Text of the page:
Last week, the New York Times announced a baffling decision to eliminate its stand-alone copy desk (and, therefore, a huge chunk of its copyeditors). In the days that followed, NYT reporters and ed
Editors need to break the silence about what we do. Our work is everywhere, yet editors are nowhere. Every New York Times article has been edited and proofed, but the copyeditor’s name isn’t in the byline. Every best-selling memoir or novel has also been edited and proofed, but the author’s name is the only one on the book cover. Even unpublished dissertations and theses go through various stages of uncredited editing. Because we aren’t acknowledged for our work, it’s easy to forget that editors exist—that we play a vital role in creating the texts that generate income for writers, publishers, media outlets, and businesses.
While I don’t think editors’ names should be stamped on everything we touch, I do think it’s time for us to let the world know what we do and why it matters. If we don’t, it’ll be easy for other outlets to follow the New York Times’s lead. We’ve placed our profession in jeopardy by (a) upholding an antiquated code that says editors must be invisible and (b) perpetuating the myth that a writer’s text is his/her sole creation. As one of the #whyeditors Tweets pointed out, paraphrasing editor Karen Yin, the editing should be invisible—that goes without saying—but editors themselves can no longer afford to be.
Most people think of editors as human spell checkers and grammar checkers, but we do so much more than that. We verify sources, we check facts, we ensure professionalism, we ensure consistency, we ensure clarity, we convey tone, we organize information, we structure texts, we eliminate redundancy, we identify missing information. We do things that Word and Grammarly aren’t capable of doing—and won’t be capable of doing anytime soon, if ever. Simply put, writers need editors.
During my ten years in the classroom, I encouraged my writing students to visit the campus writing tutors by saying, “Even if you’re a strong writer, you can’t see your own errors. You see what you think you wrote, not what you actually wrote.” I also said things like, “Your paper makes sense to you because you know what you’re trying to say. You need someone else’s opinion to really know if it makes sense.” I made these proclamations based on my own anecdotal experience, but there’s also science to back up what I instinctively know: that our brains can’t objectively process our words.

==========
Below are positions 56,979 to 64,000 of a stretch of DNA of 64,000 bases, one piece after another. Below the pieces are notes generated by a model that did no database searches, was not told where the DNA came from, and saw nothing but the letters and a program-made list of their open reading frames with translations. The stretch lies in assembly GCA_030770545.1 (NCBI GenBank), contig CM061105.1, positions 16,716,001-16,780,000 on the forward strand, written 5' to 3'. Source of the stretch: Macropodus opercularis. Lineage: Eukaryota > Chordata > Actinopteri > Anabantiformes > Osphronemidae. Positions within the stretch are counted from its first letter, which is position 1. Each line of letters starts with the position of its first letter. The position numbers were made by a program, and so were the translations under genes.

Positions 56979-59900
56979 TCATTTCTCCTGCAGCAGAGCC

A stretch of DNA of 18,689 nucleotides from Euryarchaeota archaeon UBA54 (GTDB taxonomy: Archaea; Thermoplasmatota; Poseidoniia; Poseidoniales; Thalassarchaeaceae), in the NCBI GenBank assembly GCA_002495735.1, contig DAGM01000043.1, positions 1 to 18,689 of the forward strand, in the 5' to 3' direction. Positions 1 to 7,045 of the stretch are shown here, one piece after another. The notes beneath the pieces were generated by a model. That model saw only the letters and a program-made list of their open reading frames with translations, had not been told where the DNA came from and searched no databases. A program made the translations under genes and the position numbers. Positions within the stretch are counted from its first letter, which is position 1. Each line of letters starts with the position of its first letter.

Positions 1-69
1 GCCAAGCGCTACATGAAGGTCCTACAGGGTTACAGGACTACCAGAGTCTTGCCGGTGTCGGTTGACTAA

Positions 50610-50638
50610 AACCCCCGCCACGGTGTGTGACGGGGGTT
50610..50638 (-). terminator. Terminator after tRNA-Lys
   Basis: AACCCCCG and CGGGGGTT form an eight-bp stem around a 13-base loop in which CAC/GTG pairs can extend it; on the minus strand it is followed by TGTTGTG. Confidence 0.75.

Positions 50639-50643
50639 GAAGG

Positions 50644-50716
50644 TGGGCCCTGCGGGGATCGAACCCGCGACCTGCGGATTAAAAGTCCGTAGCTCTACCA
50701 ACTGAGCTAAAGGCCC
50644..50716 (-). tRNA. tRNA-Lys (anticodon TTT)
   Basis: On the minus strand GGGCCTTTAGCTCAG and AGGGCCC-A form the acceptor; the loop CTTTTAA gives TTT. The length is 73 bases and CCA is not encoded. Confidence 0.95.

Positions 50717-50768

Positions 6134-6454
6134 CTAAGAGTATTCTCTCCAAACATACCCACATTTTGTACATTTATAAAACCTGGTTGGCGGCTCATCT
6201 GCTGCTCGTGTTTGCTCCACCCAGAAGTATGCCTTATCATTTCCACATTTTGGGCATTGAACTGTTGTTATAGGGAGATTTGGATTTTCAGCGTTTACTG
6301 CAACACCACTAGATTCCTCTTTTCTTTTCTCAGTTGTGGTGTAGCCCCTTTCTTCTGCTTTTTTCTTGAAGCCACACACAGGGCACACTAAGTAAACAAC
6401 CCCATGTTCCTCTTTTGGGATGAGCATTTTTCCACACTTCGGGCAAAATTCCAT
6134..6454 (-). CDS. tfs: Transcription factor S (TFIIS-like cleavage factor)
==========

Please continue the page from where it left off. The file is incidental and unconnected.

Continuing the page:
It’s not just student writers who need an outside reader to identify the issues with their texts. My clients are constantly embarrassed by the errors that I catch in their work—everything from using the wrong “your” or “their” to listing a fictional character’s birthday as June 3rd in one chapter and September 24th in another. They shouldn’t be embarrassed, though; I don’t interpret these errors as idiocy or laziness. I understand that no matter how well my clients know the rules of the English language, they can’t see the problems in their own texts. They need me to point them out. (And on some level, my clients know this, too; that’s why they hire me.)
The New York Times is eliminating its copy desk to “streamline” the editing process and have its writers take a more active role in editing. They’ll certainly save money in salaries by doing this—but I wonder if they’ve considered how much they’ll lose when their readers and sponsors begin to notice usage and mechanical errors, question source veracity, protest biased language, and struggle with unclear sentences. Credibility is priceless, and copyeditors play a huge role in maintaining that credibility. It may only take a few high-profile mistakes to erode a reputation that took 150 years to build.